For further information on this ensemble, visit their homepage at: www.berliner-philharmoniker.de

    August 2019

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    Kirill Petrenko

    Kirill Petrenko, who became Chief Conductor of the Berlin Philharmonic as of August 2019, was born in the Siberian city of Omsk in 1972. At the age of 18, he moved with his family to Vorarlberg in Austria. Following his conductor training at the University of Music and Performing Arts Vienna, he worked as an assistant and lead conductor at the Vienna Volksoper starting in 1997; he subsequently became Music Director at the Meiningen Theater (from 1999 to 2002). Petrenko first attracted international attention in 2001 when he conducted Richard Wagner’s Der Ring des Nibelungen in the production by Christine Mielitz with designs by Alfred Hrdlicka. From 2002 to 2007, he was General Music Director of the Komische Oper Berlin. He also appeared at the Bavarian and Vienna State Opera companies, Dres-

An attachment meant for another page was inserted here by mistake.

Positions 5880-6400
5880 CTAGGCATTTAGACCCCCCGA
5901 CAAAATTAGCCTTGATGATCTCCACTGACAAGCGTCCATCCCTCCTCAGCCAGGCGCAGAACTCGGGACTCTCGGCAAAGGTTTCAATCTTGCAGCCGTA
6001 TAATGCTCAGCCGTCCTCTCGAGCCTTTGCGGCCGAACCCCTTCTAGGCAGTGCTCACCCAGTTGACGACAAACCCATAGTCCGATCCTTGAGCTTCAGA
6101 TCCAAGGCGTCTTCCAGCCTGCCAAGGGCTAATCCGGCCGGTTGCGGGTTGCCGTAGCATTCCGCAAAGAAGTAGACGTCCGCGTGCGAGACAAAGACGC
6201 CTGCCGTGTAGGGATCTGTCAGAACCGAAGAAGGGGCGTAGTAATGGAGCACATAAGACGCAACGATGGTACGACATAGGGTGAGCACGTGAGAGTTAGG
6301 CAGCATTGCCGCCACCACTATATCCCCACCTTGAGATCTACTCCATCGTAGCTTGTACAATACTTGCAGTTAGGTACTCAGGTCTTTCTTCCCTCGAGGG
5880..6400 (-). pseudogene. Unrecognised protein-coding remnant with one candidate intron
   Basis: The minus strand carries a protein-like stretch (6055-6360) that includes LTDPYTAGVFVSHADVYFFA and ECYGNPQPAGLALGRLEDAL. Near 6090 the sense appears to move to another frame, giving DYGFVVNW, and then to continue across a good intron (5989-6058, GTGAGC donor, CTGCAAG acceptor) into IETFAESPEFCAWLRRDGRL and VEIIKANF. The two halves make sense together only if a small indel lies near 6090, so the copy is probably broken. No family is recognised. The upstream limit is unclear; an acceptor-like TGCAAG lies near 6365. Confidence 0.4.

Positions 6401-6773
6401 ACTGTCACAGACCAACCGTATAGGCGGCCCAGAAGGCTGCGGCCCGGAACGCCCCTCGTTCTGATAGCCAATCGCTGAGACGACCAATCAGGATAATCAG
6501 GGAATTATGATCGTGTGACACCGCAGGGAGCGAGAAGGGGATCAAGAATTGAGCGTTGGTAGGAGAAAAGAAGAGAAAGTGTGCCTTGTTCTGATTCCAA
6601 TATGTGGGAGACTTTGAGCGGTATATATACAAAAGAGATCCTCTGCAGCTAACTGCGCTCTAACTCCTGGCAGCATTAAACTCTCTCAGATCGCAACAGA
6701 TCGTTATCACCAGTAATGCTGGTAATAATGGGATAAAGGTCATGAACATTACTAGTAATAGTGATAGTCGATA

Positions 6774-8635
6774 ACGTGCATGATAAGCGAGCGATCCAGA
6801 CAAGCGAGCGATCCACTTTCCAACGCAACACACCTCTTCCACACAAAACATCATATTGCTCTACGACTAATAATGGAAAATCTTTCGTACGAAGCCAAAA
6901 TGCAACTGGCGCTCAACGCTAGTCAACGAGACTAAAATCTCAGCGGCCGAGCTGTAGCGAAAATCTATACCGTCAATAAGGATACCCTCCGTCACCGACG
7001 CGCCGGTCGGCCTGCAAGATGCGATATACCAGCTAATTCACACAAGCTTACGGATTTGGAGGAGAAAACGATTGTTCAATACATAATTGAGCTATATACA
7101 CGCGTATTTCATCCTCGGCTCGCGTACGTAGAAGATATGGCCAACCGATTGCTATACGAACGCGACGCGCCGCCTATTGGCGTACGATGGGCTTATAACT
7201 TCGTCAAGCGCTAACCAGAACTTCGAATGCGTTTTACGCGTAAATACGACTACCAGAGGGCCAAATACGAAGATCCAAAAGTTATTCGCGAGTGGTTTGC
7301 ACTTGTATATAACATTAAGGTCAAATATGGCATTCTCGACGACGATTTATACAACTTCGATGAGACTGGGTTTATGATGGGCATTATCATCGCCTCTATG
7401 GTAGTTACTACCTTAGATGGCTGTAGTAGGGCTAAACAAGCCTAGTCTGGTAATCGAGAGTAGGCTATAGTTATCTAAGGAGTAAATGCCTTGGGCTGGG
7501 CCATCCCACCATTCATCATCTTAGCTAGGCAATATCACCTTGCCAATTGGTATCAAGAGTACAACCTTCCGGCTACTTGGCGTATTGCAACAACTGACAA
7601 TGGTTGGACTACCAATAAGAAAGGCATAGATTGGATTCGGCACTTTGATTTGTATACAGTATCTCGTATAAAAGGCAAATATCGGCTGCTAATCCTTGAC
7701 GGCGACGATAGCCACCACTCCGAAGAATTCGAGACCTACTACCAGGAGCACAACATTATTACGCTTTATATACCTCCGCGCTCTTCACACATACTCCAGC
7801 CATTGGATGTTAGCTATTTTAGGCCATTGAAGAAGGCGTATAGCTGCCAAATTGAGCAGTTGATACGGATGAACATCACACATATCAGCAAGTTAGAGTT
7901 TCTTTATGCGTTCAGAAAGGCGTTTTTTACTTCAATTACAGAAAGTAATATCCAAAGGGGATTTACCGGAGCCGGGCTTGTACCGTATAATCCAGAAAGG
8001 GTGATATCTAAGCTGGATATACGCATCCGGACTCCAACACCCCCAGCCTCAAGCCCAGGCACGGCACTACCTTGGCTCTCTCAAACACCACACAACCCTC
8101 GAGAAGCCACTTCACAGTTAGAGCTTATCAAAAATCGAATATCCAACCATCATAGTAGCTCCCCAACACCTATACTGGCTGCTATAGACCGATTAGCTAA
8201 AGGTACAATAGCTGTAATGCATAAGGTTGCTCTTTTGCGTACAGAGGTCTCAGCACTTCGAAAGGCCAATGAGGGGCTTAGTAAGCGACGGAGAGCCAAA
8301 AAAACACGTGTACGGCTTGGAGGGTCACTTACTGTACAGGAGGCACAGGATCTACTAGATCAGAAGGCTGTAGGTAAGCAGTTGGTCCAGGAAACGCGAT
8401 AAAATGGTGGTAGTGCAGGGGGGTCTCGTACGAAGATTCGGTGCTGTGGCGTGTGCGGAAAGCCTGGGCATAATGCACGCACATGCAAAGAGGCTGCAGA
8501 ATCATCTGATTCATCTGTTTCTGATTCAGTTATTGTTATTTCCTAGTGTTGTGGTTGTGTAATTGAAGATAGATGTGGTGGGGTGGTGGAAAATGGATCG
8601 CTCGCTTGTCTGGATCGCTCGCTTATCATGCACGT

den Semperoper, Oper Frankfurt, the Royal Opera House in London, the Metropolitan Opera in New York, Opéra Bastille in Paris, the Maggio Musicale in Florence, and the Salzburg Festival. From 2013 to 2015, he conducted a new production of Wagner’s Ring cycle at the Bayreuth Festival. In the fall of 2013, Petrenko took up his post as General Music Director of the Bavarian State Opera, which he will hold until the end of the 2019-20 season. In the concert hall, he has conducted the Vienna Philharmonic, the Berlin and Dresden Staatskapelle, the Bavarian Radio Symphony Orchestra, the Royal Concertgebouw Orchestra Amsterdam, the Cleveland Orchestra, the Chicago Symphony Orchestra, and the London and Israel Philharmonics. Kirill Petrenko made his debut with the Berlin Philharmonic in February 2006 with works by Bartók and Rachmaninoff. The orchestra elected him to be its future Chief Conductor in June 2015. During his first season at the helm, he will conduct the musicians in five programs and in May 2020 will tour with them to Israel.